Full parole granted to man convicted in notorious ‘McDonald’s murders’ in Cape Breton

By Michael MacDonald, The Canadian Press

HALIFAX — More than 30 years after Nova Scotia was stunned by the brutal murders of three McDonald’s restaurant workers in Cape Breton, another of the three convicted killers has been granted full parole. 

During a hearing Thursday, the board decided that 55-year-old Freeman MacNeil should receive a conditional release because his risk to reoffend is rated at low to moderate, his plan to reintegrate into society appears reasonable and the factors that contributed to his criminality remain low.

MacNeil, who was granted day parole in December 2022, told the hearing that he’s “headed down the right path” and is doing what he needs to do to stay out of trouble.

At times, the hearing was tense as three victim impact statements were read aloud.

Paul Fagan, the older brother of victim Jimmy Fagan, described MacNeil as an uncaring “monster” lacking in remorse.

“These murders were so savage; four people shot execution style, multiple times, then stabbed, beaten with a shovel handle and a neck slashed,” Fagan said in a strong voice occasionally interrupted by deep sobs.

“Jimmy was executed when he showed up an hour early for his work. What my family and the other families went through should not happen to any family, and having to relive this kind of horror show year after year has been very difficult.”

For the entire hearing, shared via video link, MacNeil appeared calm as he sat motionless and looked straight ahead, his hands clasped in front of him on a table.

He told board members that he routinely meets with two groups that provide him with advice and emotional support, and he said he was looking forward to moving into a $600-a-month apartment, which he plans to pay for with money he’s saved from a seasonal job he picked up while on day parole.

Board members said MacNeil showed no signs of aggression, impulsiveness or violence.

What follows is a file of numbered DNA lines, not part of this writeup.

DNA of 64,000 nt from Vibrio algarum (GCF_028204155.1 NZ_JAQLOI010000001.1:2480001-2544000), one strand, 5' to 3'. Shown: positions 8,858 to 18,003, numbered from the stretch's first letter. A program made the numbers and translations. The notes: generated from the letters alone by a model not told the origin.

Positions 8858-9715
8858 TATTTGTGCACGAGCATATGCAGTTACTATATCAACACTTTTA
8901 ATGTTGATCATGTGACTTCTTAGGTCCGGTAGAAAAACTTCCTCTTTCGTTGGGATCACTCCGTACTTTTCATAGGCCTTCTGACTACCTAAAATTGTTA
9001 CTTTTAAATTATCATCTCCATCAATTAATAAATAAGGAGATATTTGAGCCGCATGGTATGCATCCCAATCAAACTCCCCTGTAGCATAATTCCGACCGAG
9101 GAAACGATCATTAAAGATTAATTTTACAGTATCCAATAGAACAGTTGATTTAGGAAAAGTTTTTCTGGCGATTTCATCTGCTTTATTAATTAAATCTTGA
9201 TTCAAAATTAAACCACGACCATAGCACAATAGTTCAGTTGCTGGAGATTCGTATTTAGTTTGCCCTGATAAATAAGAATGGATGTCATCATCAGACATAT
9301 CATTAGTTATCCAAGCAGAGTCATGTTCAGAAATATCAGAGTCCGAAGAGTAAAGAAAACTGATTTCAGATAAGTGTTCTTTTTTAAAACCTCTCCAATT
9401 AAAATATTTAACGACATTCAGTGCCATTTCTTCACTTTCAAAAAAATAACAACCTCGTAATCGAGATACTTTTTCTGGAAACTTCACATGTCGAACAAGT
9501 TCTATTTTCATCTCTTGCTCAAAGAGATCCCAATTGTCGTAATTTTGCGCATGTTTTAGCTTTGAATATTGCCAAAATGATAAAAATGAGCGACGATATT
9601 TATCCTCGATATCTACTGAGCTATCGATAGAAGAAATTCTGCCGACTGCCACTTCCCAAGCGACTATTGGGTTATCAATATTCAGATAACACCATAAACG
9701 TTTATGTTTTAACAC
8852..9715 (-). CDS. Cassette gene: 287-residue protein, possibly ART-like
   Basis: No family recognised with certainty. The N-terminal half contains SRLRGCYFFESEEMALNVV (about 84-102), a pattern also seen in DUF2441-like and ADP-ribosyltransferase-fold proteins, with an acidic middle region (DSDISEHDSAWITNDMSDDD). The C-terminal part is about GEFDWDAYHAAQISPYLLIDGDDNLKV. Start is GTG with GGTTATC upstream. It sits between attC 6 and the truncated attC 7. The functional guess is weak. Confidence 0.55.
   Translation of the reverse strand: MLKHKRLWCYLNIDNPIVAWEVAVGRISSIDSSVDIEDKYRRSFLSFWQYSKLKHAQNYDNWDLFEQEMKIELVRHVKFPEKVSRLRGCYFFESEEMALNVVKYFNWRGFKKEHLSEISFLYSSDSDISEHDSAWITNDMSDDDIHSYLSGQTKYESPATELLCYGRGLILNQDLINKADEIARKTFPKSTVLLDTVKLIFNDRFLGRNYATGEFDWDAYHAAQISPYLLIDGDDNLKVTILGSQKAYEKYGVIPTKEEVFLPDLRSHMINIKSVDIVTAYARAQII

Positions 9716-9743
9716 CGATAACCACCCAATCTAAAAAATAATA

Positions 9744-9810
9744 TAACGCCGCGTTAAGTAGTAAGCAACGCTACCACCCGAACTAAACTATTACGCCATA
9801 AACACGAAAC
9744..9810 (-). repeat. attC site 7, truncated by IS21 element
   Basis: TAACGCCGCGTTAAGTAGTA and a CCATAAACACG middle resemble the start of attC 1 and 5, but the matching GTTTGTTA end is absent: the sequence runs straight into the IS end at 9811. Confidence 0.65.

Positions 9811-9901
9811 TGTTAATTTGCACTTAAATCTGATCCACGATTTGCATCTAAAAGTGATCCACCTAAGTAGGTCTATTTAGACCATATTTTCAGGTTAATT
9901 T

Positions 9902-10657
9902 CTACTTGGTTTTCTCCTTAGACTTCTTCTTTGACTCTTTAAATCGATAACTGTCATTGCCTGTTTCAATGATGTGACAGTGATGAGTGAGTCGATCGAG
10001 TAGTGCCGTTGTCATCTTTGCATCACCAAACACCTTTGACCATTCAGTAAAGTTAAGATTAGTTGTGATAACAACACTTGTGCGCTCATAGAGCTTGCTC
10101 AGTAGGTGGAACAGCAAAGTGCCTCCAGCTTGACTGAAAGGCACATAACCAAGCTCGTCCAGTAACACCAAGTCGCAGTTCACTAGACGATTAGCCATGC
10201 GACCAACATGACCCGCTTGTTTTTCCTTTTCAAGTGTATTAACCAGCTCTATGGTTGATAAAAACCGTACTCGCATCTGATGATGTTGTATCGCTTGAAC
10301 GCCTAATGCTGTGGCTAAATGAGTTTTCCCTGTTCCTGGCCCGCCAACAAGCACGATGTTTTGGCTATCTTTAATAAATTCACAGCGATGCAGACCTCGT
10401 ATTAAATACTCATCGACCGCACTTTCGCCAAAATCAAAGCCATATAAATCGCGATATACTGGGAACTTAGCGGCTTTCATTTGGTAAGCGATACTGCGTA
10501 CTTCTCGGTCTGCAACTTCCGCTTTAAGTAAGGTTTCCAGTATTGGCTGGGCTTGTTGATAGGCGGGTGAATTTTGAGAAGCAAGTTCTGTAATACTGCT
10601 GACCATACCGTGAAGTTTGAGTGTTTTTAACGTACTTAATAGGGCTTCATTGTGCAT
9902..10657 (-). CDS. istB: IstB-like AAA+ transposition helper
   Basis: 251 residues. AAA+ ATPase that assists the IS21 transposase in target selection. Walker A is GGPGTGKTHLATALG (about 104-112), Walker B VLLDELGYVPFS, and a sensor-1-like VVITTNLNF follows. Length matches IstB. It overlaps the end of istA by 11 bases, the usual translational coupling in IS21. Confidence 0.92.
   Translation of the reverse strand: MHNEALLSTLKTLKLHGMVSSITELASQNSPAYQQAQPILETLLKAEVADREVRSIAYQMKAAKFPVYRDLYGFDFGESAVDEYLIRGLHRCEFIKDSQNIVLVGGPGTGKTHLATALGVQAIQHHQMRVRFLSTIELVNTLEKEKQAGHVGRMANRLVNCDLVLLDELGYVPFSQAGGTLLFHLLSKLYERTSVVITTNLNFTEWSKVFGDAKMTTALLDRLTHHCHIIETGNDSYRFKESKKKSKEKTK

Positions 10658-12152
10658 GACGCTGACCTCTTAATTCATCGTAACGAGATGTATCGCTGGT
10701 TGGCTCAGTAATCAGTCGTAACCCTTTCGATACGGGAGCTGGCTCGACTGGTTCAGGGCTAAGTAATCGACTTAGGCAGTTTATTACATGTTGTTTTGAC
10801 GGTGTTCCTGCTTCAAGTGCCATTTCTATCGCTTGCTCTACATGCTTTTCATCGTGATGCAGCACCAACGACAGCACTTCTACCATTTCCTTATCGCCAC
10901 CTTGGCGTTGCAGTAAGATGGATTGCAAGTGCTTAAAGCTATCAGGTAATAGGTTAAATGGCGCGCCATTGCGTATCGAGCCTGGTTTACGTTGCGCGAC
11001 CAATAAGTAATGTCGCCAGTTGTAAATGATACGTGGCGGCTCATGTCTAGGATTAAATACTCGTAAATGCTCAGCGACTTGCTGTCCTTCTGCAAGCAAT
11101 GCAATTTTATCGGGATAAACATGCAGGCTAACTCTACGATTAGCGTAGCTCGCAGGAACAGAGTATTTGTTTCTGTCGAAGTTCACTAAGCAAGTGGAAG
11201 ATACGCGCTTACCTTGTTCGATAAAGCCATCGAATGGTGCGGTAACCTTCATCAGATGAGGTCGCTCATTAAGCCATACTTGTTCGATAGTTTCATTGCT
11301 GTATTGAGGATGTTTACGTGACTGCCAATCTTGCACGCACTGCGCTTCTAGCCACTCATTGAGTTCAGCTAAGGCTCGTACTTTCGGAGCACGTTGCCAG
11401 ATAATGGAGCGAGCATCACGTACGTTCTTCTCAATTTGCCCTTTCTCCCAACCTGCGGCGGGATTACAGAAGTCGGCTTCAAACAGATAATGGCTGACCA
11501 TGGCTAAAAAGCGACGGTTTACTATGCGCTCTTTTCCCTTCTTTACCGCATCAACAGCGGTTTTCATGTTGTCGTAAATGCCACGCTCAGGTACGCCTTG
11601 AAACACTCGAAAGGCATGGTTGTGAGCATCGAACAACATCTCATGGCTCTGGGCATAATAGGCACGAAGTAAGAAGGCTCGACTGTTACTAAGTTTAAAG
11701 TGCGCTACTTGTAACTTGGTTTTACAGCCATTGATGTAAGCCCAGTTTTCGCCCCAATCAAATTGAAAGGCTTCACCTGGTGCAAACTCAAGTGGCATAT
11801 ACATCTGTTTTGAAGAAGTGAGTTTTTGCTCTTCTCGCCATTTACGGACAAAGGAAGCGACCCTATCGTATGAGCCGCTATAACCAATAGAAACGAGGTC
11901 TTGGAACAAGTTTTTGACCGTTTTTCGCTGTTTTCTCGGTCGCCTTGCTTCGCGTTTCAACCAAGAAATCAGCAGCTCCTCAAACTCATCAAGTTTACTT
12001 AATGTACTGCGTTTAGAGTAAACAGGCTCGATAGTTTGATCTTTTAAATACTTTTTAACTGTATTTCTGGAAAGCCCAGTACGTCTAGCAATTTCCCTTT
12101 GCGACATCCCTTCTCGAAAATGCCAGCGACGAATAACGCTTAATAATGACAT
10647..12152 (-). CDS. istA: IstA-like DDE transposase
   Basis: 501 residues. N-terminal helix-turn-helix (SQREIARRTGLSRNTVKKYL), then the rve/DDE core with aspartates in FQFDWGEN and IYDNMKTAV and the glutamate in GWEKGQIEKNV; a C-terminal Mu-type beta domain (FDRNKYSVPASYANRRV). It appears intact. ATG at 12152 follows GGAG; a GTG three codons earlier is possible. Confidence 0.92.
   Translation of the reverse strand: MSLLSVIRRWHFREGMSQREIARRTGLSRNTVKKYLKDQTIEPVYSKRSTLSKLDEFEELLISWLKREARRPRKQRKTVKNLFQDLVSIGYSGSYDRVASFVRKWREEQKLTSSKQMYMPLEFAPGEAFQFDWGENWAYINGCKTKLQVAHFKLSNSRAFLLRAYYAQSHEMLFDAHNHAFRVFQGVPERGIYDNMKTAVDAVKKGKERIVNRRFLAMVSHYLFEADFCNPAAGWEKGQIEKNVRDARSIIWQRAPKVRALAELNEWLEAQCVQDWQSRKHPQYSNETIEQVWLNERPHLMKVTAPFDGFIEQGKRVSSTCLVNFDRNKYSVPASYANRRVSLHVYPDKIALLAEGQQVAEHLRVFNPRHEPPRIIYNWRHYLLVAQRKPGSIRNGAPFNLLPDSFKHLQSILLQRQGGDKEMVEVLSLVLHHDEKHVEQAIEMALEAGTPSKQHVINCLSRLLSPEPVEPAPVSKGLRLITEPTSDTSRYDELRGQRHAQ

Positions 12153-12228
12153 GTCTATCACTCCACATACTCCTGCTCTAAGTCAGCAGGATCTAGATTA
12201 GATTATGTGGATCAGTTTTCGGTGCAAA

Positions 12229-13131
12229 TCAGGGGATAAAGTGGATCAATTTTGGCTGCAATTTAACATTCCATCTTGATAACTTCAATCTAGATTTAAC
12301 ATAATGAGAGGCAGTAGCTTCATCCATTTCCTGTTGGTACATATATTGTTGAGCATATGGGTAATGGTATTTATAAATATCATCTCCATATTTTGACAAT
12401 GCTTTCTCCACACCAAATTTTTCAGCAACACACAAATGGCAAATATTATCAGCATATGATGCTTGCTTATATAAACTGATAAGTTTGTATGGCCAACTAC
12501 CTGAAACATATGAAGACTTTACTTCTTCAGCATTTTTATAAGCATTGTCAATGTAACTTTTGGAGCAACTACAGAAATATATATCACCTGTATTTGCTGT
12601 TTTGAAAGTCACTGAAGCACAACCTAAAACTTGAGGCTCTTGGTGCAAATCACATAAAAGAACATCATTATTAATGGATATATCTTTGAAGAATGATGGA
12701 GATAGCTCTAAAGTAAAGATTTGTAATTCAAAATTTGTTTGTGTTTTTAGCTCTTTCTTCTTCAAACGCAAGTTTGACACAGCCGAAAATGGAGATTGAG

“I don’t want to do anything that might bring me back here,” MacNeil said. “I just want a simple life.”

On May 7, 1992, MacNeil and two other men — Derek Wood and Darren Muise, both 18 — broke into the fast-food restaurant in Sydney River, N.S., after closing time. Their plan was to steal money from a safe and prevent any of the overnight staff from leaving before they made their getaway.

Wood, who worked at the restaurant, led the others into the building from the basement, where Wood shot Arlene MacNeil in the head. She survived the shooting, but was permanently disabled and died in 2018. She was not related to Freeman MacNeil.

During a 1993 trial, court heard that Neil Burroughs, 29, was shot twice, stabbed and beaten with a shovel that Freeman MacNeil was carrying that night, but the married father of one was still alive when Muise cut his throat.

Fagan, 27, a night maintenance worker, was shot dead along with 22-year-old shift-manager Donna Warren.

MacNeil, who was 23 at the time, was convicted of first-degree murder, second-degree murder, forcible confinement and robbery, and was sentenced to life in prison with no chance of parole for 25 years.

Muise was granted full parole in November 2012 after serving nearly 20 years in prison, and in 2022, the parole board denied parole to Wood, who remains in custody.

To maintain full parole, MacNeil is prohibited from associating with criminals and he must not enter Nova Scotia, unless he has authorization from his parole officer. As well, he must not contact any of the victims’ families.

MacNeil said he had no plans to return to his home province.

“I’ve caused them enough harm,” he said, referring to the victims’ relatives. “There’s no need for me to contact them.”

This report by The Canadian Press was first published March 28, 2024.

Michael MacDonald, The Canadian Press

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